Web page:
This approach works well for just about any application in any type of organization.  Numerous large organizations (Motorola, GTE, BP America, United Way of America, U.S. Navy) have used AI successfully.  Professor Cooperider helped facilitate a meeting using AI in NYC last April with approximately 600 business leaders to discuss the role of business in society.  “Much of the tension in the world today is related to the two words on the (former Twin) Towers, “world” and “trade;” Professor Cooperider observes.  “So it’s time for a new dialogue to give birth to a new vision of the relationship between business and society that we can begin to agree upon across cultures and civilization..”

AI is about searching for the best in people and organizations.  It involves the art and practice of asking questions that strengthens an organization’s capacity to understand and maximize positive potential.

There are many helpful resources to address the AI process and discuss its’ rich histor

Some include:               http://appreciativeinquiry.cwru.edu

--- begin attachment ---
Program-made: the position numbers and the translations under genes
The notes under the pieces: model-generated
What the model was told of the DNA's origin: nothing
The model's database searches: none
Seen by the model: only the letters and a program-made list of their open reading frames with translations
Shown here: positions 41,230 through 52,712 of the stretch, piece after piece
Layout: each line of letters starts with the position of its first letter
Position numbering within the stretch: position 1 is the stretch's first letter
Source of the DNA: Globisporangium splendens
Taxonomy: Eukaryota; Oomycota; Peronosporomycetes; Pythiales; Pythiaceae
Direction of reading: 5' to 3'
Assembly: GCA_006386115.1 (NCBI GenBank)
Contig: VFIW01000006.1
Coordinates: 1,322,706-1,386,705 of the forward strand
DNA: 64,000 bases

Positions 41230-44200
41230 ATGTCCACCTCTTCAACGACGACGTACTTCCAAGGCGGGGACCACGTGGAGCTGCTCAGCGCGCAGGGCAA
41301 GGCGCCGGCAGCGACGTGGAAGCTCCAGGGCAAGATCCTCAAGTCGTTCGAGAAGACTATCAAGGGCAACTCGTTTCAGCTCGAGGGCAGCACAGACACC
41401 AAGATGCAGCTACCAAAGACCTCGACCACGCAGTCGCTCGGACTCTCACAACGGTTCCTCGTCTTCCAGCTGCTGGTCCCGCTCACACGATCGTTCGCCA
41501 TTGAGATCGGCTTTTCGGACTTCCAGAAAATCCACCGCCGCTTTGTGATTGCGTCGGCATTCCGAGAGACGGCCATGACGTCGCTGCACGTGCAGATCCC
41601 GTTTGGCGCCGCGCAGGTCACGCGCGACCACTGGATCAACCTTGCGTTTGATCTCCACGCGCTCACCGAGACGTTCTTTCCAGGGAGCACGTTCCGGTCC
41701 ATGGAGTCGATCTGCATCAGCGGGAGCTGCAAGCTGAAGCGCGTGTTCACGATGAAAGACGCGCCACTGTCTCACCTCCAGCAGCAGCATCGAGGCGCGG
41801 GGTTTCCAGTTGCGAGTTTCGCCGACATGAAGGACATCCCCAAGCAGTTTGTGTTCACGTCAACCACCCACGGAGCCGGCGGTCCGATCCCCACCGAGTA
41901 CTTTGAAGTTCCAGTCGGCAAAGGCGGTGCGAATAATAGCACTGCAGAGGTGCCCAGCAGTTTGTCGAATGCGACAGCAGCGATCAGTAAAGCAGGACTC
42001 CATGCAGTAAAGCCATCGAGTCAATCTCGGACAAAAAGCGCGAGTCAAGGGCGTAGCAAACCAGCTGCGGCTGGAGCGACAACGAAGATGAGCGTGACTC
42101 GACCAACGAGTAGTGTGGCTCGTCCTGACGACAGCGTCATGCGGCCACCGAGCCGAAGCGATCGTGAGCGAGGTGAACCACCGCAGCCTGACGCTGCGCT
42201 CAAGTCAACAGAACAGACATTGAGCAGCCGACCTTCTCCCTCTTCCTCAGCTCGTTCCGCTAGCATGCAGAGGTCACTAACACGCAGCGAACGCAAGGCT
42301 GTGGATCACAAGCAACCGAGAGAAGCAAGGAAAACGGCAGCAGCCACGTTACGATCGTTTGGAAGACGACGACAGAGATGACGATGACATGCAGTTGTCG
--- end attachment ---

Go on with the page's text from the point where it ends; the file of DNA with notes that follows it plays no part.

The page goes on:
So let’s start shining some light on those scary, dark curves found in the road to the unknown!  AI is a powerful method to reduce fear in the organization and decrease resistance to change.


For a consultation regarding Appreciative Inquiry, or coaching to enhance your implementation of this and other proven strategies, contact Lynda Dahlke, Ph.D. at ldahlke@psychologyforbusiness.com


About the Author

Lynda Dahlke, Ph.D. is a licensed psychologist and business consultant with over 20 years of practical experience working with individuals and groups from diverse backgrounds and levels of responsibility. She excels at delivering concise, actionable guidance and recommendations. Lynda specializes in pre-employment assessment, professional coaching, conflict management, assisting organizations to work with difficult individuals and personalities and organizational diagnostics/consulting.

Based in Waukesha, WI, Dr. Lynda Dahlke is available for consultation or coaching by phone, e-mail or in person. She may be reached at (262) 789-2728 (office), by e-mail at
mailto:ldahlke@psychologyforbusiness.com or:

Lynda Dahlke, Ph.D.
Psychology for Business